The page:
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Lower Bounds for Monadic Second-Order Model-Checking

Stephan Kreutzer ( University of Oxford )
In 1990, Courcelle proved a fundamental theorem stating that every property of graphs definable in monadic second-order logic can be decided in linear time on any class of graphs of bounded tree-width. This theorem is the first of what is today known as algorithmic meta-theorems, that is, results of the form: every property definable in a logic L can be decided efficiently on any class of structures or graphs with property P.

Such theorems are of interest both from a logical point of view, as results explaining the complexity of model-checking for various logics such as first-order or monadic second-order logic, and from an algorithmic point of view, where, e.g., Courcelle's theorem allows to verify very quickly that a problem can be solved efficiently on graphs of small tree-width.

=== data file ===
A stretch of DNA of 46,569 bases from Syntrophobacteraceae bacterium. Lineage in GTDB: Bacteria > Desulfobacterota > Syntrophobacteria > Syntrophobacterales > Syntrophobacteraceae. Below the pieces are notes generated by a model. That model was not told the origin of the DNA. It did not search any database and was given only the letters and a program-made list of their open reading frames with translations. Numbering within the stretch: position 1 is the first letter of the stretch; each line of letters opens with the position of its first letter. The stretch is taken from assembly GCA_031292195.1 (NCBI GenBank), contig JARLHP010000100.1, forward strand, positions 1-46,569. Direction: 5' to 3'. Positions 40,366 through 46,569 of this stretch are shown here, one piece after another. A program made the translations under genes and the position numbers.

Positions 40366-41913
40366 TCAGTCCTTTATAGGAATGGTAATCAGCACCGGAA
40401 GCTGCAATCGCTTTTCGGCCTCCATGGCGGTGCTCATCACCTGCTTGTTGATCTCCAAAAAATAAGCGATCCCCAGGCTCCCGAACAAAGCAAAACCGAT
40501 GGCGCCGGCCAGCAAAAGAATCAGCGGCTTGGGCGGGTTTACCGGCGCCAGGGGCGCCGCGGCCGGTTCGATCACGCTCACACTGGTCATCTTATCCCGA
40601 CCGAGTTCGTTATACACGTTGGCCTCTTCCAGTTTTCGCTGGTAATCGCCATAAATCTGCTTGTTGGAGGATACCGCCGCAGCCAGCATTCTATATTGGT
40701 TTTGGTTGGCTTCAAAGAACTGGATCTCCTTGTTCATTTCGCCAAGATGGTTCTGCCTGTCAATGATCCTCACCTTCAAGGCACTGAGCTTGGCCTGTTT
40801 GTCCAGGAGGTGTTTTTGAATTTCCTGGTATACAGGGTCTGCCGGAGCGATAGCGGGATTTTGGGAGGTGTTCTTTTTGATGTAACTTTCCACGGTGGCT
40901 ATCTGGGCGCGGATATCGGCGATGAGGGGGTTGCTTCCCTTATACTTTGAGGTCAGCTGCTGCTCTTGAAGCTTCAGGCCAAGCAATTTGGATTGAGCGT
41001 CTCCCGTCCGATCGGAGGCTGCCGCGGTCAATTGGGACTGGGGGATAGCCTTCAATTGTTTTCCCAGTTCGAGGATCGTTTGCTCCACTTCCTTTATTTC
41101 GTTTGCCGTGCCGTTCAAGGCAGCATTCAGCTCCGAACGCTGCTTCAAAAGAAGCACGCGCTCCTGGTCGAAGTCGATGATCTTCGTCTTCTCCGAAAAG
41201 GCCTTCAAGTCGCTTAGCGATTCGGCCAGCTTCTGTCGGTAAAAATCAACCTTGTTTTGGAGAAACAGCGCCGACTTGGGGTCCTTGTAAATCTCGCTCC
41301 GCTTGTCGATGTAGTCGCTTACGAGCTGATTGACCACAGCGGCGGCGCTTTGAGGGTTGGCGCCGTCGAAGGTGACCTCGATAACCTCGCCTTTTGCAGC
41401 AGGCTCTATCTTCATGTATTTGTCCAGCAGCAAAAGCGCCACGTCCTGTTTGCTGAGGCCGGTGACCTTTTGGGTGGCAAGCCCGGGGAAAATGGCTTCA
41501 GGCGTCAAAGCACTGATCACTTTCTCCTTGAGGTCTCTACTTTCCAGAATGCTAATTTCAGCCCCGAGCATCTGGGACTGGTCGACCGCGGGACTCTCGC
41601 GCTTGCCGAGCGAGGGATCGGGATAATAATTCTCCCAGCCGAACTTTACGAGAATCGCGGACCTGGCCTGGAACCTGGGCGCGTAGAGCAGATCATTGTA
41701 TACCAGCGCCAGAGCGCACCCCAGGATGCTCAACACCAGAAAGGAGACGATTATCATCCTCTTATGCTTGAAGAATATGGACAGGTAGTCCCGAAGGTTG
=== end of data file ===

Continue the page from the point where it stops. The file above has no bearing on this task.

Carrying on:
Following Courcelle's theorem, much work has gone into establishing meta-theorems for first- and monadic second-order logic on a range of graph classes. Somewhat surprisingly, the question whether Courcelle's theorem is actually tight or can be extended to classes of unbounded tree-width has so far not received much attention.

In this talk I will give a brief, general introduction to algorithmic meta-theorems and recall Courcelle's theorem and the relevant concepts such as tree-width and monadic second-order logic. I will then present first results obtained in proving tightness of the result.

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